climatechangedispatch BILL GARDNER ON OCT 11, 2021.
The Government’s switch to greener petrol last month was a “major factor” behind the fuel crisis that saw forecourts across the country run dry, industry chiefs have revealed.
Retailers said they had already been “emptying their tanks as fast as we could” for the switchover to E10 petrol when a sudden surge in panic buying quickly drained their remaining stocks.
According to official figures released on Thursday, fuel deliveries to petrol stations remained steady over the summer and throughout most of September despite warnings of a slowdown caused by a shortage of HGV drivers.
Yet the amount of spare fuel stored at forecourts fell sharply by up to a quarter after Sept 1, when the Government introduced greener E10 fuel as the standard unleaded petrol.
When motorists began panic buying on Sept 24, garages across the country found they did not have enough in their storage tanks to keep up with demand.
Brian Madderson, the chairman of the Petrol Retailers Association, said the data showed that the fuel crisis had been an “unintended consequence” of the Government’s switch to greener petrol.
“For weeks we had been emptying our tanks of E5, the old fuel, as fast as we could to get ready for E10. We had all run our petrol stocks down,” Mr. Madderson said.
“So when the panic buying started, many of our members ran out pretty quickly. Then the shortage of HGV drivers meant we couldn’t get supplies of petrol or diesel quickly enough.
“I don’t blame the Government particularly but the E10 switchover clearly had an unintended consequence: we couldn’t cope with the surge in demand.”
Ministers rolled out E10, which is blended with a minimum of 5.5 percent biofuel, as the standard unleaded petrol from Sept 1.
Previously the regular unleaded was E5, although E10 has been on sale for some time in the UK and many European countries. The move was an interim step to help the UK reach its target of net zero emissions by 2030.
Mr. Madderson said some smaller petrol stations had been in the process of switching their storage facilities when the crisis hit because E10’s higher ethanol content can burn through rubber.
“That can take time,” he said.
Many fuel retailers including Asda have opted to sell only E10 at their sites. BP has said only some sites will be selling E5, while 200 of Esso’s 1,200 petrol stations are no longer selling the old grade.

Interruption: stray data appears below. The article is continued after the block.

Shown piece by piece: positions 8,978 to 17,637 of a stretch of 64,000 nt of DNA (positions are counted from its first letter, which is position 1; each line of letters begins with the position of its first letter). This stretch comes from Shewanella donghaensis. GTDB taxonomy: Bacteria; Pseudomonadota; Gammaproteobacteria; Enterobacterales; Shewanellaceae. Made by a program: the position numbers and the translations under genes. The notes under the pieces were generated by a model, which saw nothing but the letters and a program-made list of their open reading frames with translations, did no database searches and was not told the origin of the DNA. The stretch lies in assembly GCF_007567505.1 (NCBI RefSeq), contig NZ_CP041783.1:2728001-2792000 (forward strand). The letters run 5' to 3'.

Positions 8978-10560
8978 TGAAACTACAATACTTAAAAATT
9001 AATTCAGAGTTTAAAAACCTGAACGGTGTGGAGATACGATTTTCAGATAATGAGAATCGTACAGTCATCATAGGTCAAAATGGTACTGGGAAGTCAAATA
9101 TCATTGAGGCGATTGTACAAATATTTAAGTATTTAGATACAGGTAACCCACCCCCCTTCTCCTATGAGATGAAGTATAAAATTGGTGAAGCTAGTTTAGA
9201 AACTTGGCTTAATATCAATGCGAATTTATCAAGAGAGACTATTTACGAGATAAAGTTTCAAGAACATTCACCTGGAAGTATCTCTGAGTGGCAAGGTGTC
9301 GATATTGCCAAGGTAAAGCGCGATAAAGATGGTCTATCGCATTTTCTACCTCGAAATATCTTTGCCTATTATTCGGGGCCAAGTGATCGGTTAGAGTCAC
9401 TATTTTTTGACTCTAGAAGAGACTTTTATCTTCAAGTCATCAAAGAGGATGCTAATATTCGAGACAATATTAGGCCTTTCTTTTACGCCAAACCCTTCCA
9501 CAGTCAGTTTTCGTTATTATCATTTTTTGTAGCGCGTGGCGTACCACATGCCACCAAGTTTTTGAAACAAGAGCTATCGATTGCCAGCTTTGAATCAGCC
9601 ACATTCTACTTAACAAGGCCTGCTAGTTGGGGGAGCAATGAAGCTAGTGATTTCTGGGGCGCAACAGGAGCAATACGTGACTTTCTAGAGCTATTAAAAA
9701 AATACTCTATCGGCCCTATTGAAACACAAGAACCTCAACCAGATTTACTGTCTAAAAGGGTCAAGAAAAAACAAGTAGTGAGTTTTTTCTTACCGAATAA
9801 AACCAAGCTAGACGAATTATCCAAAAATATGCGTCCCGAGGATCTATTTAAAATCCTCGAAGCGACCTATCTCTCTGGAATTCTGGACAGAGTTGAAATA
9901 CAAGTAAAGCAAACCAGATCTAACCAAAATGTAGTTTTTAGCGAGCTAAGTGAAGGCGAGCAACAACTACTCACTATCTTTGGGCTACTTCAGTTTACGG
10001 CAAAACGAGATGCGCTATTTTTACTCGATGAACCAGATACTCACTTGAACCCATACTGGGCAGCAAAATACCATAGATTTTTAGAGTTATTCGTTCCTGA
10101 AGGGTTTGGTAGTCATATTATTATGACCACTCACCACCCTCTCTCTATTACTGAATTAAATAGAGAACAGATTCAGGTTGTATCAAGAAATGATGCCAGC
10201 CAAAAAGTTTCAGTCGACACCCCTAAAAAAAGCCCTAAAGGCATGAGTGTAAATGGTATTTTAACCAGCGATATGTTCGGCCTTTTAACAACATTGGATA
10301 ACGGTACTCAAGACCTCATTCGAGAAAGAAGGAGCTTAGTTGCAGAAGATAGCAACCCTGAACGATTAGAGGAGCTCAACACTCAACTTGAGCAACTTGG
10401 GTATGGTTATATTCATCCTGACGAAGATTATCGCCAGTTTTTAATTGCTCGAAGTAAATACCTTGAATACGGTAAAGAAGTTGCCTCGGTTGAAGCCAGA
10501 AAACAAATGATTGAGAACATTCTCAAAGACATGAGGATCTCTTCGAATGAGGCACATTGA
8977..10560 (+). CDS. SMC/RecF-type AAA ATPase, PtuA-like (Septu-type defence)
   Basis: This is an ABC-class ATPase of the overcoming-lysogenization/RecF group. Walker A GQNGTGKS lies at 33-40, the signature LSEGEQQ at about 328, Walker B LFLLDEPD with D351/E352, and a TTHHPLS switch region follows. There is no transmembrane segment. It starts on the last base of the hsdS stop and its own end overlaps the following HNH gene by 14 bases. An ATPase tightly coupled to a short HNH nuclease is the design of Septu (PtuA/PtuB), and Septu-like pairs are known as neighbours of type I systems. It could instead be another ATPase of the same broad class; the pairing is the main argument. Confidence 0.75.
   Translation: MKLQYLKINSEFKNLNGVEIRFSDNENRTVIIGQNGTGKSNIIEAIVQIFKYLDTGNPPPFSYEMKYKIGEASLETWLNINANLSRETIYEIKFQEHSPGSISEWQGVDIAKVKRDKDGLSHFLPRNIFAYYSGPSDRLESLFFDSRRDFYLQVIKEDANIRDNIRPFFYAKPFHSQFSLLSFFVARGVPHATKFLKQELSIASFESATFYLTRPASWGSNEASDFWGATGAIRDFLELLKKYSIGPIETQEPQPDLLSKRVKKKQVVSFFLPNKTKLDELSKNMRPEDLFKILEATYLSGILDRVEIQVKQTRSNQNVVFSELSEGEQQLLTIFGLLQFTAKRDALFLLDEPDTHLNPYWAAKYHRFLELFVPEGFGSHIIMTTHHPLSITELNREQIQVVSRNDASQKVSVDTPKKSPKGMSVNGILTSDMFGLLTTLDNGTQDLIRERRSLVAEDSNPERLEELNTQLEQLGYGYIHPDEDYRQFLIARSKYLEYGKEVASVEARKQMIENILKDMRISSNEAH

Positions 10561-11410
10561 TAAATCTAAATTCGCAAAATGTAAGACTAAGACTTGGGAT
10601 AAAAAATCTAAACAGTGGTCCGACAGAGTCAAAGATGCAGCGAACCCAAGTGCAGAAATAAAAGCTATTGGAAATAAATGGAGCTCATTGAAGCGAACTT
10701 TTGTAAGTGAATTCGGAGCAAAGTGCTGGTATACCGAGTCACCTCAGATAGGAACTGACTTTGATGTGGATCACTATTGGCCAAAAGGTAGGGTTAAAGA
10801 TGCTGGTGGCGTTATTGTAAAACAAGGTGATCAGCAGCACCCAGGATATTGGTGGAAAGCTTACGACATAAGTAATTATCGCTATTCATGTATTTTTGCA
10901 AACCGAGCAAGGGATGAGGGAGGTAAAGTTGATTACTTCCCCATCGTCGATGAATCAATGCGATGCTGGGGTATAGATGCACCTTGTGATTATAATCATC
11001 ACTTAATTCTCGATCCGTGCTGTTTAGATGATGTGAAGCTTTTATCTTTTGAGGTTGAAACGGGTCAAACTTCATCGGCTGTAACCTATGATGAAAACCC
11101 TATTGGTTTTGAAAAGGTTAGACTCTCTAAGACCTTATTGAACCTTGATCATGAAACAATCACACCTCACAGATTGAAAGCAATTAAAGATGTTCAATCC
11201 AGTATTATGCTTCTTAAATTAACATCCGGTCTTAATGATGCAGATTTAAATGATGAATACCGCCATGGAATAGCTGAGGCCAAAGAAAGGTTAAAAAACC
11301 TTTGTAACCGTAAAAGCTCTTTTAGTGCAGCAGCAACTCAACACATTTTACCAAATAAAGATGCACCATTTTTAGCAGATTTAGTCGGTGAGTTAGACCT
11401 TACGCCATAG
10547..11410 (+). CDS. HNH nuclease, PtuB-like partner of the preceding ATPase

According to the figures released on Thursday by the Department for Business, Enterprise and Industrial Strategy, deliveries for road fuel remained steady throughout the summer, averaging around 16,000 liters of petrol and diesel per station each day from mid-June to the end of August. …snip…
What Is E10 Petrol?
E10 petrol contains up to 10 percent ethanol, double the level in the type previously commonly used in the UK, E5.
It was introduced at the start of September by the Government in a bid to make driving more eco-friendly.
How Is It Better For The Environment?
The ethanol in the fuel is made from natural sources like grains, rather than the petroleum oil that makes up the bulk of the fuel used in cars that run on petrol or diesel.
This means lower emissions because the process of growing the crops also removes carbon from the air.
The Government says the switch could cut carbon dioxide emissions by 750,000 tonnes a year, the equivalent of taking 350,000 cars off the roads in the UK.
Critics are concerned about the land use involved in using food to make fuel and argue that the process of growing the crops may not actually offset the emissions released when the fuel is burned.
The change also does not solve the problem of air pollution from vehicles and its impact on people’s health.
Is It Less Efficient?
Drivers may get fewer miles to the gallon with E10 petrol. The Government says drivers “may see a reduction of around one percent but it is unlikely to be noticeable in everyday driving”.
For the typical UK car which does 49.2 miles per gallon, this would mean a fall to 48.7, though some drivers have reported larger drops.
h/t Rúnar O.
Read rest at Yahoo News
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